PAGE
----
By admin on Mar 20, 2009 | In ATW Reviews
For people who scoff at the idea of love at first sight, plays like Romeo and Juliet and the musical West Side Story, which draws upon Shakespeare's tragedy for its plot, require a rather hefty suspension of disbelief. In both of these works, a pair of "star crossed lovers" see one another and are instantly catapulted into a desire for and adoration of one another that leads to death. Such cynics, and I count myself among them, will have to reconsider their thoughts on instantaneous rapture after seeing Arthur Laurents' thrillingly haunting revival of "West Side" which opened last night at the Palace Theatre.
The object of adoration in the show is Josefina Scaglione, a young Argentine making her Broadway debut in the role of Maria, the Juliet of this 1950s teenage gang revision to the Bard's play. Scaglione certainly makes for a captivatingly beautiful heroine from her first appearance, but when she begins to sing, in a sweet, clarion, almost birdlike soprano that belies the power and passion that it can hold, love is not only in the air for Tony (Matt Cavanaugh), the Anglo who falls for this FOB Puerto Rican, but also for theatergoers.
To say that the world, or the show, "went away" – to borrow from one of Sondheim's lyrics for "West Side" – after Scaglione and Cavanaugh delivered a ravishing "Tonight," would not be entirely accurate, but I will admit to tearing from Scaglione's first notes, and eagerly anticipating the next moments in which Maria would sing.
Before and after this duet, the pleasures of "West Side" are considerable and even if Scaglione were less movingly impressive, this revival is vital and vibrant. From the moment the curtain rises on James Youmans' black and white rendering of city buildings and the old elevated train tracks – expressionistic to start but made more so by Howell Binkley's striking lighting design – the production captivates and the menace that dooms Tony and Maria's sweet love is palpable.
When the two gangs – the gringo Jets and the Latino Sharks – confront one another in the street, the ensemble performs Jerome Robbins' legendary choreography (reproduced by Joey McKneely) with edgy precision as Leonard Bernstein's jagged, urban-souding music plays. The tension felt during the show's opening moments makes the meeting between the innocent Maria and, in Cavanaugh's appealing performance, almost doe-eyed Tony all the more heart-racing. One wants them to have the chance to fall in love and be happy, and yet, even if one has never experienced the piece, or its Elizabethan ancestor, that such bliss will never materialize.
How could it when anger is the primary emotion that characters express alongside their love? When the Jets, led by Action (Curtis Holbrook), offer up the comic "Gee Officer, Krupke," their bitterness with the world into which they've been born is palpable. Later when Anita (performed with passion and danced beautifully by Karen Olivo) arrives at the drug store where Tony works to deliver a message from Maria, the Jets' assault on her is wince-inducing.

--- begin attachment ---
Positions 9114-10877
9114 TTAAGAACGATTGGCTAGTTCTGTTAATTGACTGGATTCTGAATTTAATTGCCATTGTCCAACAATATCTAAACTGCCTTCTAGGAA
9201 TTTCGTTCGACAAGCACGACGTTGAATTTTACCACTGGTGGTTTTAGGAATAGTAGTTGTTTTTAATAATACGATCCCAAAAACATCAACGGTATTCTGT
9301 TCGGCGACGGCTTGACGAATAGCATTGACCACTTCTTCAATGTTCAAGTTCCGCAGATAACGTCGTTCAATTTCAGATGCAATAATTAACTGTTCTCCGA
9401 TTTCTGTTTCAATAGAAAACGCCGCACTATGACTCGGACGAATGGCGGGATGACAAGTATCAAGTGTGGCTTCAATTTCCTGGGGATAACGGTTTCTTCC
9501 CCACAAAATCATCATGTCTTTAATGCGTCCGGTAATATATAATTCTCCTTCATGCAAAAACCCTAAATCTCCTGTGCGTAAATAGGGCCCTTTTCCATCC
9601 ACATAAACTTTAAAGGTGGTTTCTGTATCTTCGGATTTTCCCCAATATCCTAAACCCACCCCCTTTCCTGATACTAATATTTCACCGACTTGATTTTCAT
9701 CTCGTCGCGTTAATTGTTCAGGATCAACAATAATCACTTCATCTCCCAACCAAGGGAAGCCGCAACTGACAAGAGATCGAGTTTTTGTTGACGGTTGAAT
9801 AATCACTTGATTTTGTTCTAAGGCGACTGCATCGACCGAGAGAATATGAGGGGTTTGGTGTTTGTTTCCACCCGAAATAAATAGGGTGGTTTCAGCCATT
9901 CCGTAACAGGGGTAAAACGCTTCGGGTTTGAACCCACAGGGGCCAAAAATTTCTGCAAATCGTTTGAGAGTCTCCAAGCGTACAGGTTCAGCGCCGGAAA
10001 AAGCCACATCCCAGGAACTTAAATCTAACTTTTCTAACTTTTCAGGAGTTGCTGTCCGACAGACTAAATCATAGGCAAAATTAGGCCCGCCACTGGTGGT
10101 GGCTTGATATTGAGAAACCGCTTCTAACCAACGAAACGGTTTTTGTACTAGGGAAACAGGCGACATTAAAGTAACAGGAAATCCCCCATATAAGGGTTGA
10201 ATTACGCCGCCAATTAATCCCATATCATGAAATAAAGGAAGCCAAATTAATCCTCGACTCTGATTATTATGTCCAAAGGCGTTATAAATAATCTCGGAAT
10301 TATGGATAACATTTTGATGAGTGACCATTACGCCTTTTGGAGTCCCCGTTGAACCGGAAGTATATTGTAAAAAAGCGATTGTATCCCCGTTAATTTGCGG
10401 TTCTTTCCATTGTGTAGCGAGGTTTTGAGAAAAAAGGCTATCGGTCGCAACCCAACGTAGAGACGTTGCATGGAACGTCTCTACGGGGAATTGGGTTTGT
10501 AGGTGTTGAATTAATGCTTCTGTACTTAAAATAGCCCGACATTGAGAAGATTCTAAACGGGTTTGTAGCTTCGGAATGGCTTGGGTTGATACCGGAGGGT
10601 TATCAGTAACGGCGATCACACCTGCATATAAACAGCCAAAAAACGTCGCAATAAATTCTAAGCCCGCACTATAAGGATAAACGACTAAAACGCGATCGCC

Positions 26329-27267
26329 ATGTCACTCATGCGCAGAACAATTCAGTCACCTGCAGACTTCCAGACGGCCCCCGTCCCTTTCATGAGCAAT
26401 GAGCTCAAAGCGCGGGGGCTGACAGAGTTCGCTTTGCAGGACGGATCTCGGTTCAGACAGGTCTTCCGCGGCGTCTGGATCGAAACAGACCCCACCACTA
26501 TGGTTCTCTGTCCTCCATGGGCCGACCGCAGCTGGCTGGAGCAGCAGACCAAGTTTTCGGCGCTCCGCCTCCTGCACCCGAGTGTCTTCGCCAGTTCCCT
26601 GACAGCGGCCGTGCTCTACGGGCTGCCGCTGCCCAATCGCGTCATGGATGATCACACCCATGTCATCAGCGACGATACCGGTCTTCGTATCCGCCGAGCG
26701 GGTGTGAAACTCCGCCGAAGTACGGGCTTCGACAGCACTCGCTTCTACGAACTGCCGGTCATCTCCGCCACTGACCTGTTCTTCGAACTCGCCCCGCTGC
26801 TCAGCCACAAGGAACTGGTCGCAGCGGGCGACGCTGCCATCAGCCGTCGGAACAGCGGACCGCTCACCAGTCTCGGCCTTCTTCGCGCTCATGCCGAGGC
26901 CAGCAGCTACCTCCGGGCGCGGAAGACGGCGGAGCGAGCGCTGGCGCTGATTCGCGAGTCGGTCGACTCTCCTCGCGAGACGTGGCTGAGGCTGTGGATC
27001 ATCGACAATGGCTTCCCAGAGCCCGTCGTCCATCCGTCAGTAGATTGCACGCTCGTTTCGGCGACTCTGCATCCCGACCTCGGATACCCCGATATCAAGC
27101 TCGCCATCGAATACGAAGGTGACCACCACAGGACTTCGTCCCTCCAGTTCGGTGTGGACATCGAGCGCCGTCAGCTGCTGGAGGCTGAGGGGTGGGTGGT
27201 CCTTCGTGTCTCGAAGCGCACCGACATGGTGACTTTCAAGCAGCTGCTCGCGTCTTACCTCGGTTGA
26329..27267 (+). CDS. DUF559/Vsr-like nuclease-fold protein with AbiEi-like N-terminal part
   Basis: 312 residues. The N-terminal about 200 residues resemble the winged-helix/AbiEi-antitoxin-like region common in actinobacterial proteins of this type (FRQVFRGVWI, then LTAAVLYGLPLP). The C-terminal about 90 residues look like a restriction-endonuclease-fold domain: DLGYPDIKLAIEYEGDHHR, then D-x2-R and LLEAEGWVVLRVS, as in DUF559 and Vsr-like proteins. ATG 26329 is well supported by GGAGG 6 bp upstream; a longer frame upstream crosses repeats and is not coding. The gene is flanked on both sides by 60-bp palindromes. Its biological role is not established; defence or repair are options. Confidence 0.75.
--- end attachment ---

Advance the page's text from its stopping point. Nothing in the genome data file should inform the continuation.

The intensity of these sequences is only enhanced by the fact that they are preceded by "Somewhere," a standard that has become something of a chestnut. But when sung in a beautiful boy soprano by Nicholas Barasch, it sparkles with an innocence and hopefulness that touches before cruelly disappearing into the eddy of hatred and prejudice.
If theatergoers feel themselves hurtled along with the lovers to the show's tragic conclusion, Laurents' judicious trims to his original book, economical to start, may be one reason why. Another factor may be the new Spanish translations provided by Lin-Manuel Miranda, of In the Heights. While non-bilingual audience members will not lose their way with the plot of the emotions, they will find themselves experiencing a disorientation in moments that's similar to what Maria, Tony and their friends are finding with one another's cultures.
Given how well the revisions work and the truly compelling performances from Scaglione and Cavanaugh, it's difficult to not wish that some of the other principal performances were more compelling. Both Cody Green and George Akram, playing Jets' leader Riff and Sharks' leader Bernardo, respectively, offer solid, but unremarkable, interpretations of the characters whose animosity for one another truly dooms the lovers for whom audiences care and cheer from the moment they meet.
---- Andy Propst
West Side Story plays at the Palace Theatre (1564 Broadway). Evening performances are Tuesday at 7pm; Wednesday through Saturday at 8pm. Matinees are Wednesday and Saturday at 2pm and Sunday at 3pm. Tickets are $46.50 - $121.50 and can be purchased by calling 212-307-4100 or by visiting www.Ticketmaster.com. Further information is available online at www.BroadwayWestSideStory.com.
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